Quantcast
Environmental News for a Healthier Planet and Life

Help Support EcoWatch

Reusable Cups, Bags and Containers Can Be Safe During COVID-19, Scientists Say

Science

Scientists say reusable cups, bags and containers are safe to use as long as people employ basic hygiene. Igishevamaria / iStock / Getty Images Plus

The response to the global pandemic caused by the novel coronavirus has seen many states and countries reverse course on their efforts to reduce the ubiquity of single-use plastics. Now, it seems single-use plastics are a mainstay of the front lines in the fight against spreading COVID-19.


Seeing the troubling rise in plastic use and disposable items, a consortium of scientists penned a statement that was published Monday saying that reusable containers do not increase the risk of transmission, as The Independent reported. Whether or not that means states will uphold their plastic bag bans and Starbucks will allow customers to use bring-your-own cups is still unclear.

The statement was signed by 119 scientists from 18 different countries. It includes epidemiologists, virologists, biologists, chemists and doctors, who all agree that the best available science and guidance from public health professionals says reusable cups, bags and containers are perfectly safe to use as long as people employ simple and basic hygiene, according to The Guardian.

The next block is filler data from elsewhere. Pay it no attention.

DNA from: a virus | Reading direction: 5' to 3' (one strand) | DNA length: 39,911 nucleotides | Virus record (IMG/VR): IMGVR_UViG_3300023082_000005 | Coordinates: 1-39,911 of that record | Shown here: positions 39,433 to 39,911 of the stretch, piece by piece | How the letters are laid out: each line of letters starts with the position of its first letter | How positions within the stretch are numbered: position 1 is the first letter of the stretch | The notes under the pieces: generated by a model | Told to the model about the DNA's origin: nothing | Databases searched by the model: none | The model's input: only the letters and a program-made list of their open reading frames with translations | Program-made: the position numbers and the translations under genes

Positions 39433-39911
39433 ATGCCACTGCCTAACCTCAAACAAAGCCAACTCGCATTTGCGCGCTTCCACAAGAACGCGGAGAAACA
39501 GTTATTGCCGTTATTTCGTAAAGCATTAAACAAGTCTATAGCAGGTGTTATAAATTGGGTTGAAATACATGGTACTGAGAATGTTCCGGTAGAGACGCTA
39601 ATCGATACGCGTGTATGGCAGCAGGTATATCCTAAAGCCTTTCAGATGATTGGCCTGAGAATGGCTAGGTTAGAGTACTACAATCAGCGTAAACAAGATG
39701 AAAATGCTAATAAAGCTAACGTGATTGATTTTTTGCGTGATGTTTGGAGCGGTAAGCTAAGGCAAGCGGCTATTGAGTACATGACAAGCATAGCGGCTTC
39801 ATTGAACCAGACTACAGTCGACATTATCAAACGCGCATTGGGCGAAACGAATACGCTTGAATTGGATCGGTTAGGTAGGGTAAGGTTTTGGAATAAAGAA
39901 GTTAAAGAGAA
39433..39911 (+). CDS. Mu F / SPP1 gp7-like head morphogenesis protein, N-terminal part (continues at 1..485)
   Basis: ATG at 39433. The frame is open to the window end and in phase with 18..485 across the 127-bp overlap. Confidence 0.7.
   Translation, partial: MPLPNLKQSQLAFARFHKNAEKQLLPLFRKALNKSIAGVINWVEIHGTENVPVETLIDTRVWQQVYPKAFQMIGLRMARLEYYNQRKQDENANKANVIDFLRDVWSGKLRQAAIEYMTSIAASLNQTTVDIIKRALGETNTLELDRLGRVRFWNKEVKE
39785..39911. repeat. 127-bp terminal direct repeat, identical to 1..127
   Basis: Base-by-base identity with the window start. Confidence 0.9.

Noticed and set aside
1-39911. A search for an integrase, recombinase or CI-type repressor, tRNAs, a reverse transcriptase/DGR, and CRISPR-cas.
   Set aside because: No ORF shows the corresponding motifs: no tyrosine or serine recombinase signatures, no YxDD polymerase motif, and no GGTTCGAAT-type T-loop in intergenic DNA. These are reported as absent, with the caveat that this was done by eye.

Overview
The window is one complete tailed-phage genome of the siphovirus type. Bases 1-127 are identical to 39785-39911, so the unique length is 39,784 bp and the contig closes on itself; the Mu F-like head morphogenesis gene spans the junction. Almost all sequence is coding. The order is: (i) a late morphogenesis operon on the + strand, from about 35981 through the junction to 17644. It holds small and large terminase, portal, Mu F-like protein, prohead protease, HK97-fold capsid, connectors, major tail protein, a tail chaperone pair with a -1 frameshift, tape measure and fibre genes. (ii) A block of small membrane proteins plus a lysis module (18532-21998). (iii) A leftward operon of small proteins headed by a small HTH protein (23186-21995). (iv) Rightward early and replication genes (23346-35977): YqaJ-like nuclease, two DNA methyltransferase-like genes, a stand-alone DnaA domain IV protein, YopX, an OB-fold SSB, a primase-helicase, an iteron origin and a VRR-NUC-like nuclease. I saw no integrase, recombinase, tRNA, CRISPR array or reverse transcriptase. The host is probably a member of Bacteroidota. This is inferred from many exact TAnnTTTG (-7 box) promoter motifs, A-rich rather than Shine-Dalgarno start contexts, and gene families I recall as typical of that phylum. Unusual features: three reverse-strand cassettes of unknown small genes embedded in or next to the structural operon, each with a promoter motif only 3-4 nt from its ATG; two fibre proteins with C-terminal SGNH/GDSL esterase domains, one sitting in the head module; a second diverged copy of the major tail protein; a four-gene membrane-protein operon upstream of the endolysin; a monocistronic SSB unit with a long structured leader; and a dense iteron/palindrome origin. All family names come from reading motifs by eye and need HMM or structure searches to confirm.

"Single-use plastic is not inherently safer than reusables, and causes additional public health concerns once it is discarded," the statement warns, as Cambridge News in the UK reported.

Single-use plastics are on the rise as well, as more and more protective gear is used and discarded. The pandemic has ushered in a rise in the use of protective masks, gloves, face shields, overalls, dividing screens between store staff and customers, and other items, as The Times of Israel reported.

The notion of plastics as a safer alternative to reusable containers is a myth perpetuated by the plastics industry, argue campaigners for eco-conscious groups, according to The Guardian.

"It's been shocking to witness the plastic industry take advantage of the pandemic to promote throwaway plastics and scare people away from reusable bags and other items," said Greenpeace USA global project leader Graham Forbes, as The Times of Israel reported.

"It is crucial for businesses and governments to know that as they reopen, reusable systems can be deployed safely to protect both our environment and workers and customers," he added. "To keep people safe and protect our planet, we should listen to the best available science instead of underhanded marketing from the plastic industry."

Charlotte Williams, a chemistry professor at Oxford University and one of the signatories of the letter, hopes the pandemic will encourage the public to strive even further to solving plastic pollution issues.

"I hope we can come out of the COIVID-19 crisis more determined than ever to solve the pernicious problems associated with plastics in the environment," Williams said, as The Independent reported. "In terms of the general public's response to the COVID crisis, we should make every attempt to avoid over-consumption of single-use plastics, particularly in applications like packaging."

According to Cambridge News, the experts suggest people wash reusable containers with hot water and detergent or soap, while also remembering to frequently wash their hands with soap and hot water or an alcohol-based hand rub, and to avoid touching their eyes, mouth or nose.

The statement went to say that retailers should follow similar practices when handling reusable containers and try to use contact-free systems for customers' personal bags and cups whenever possible.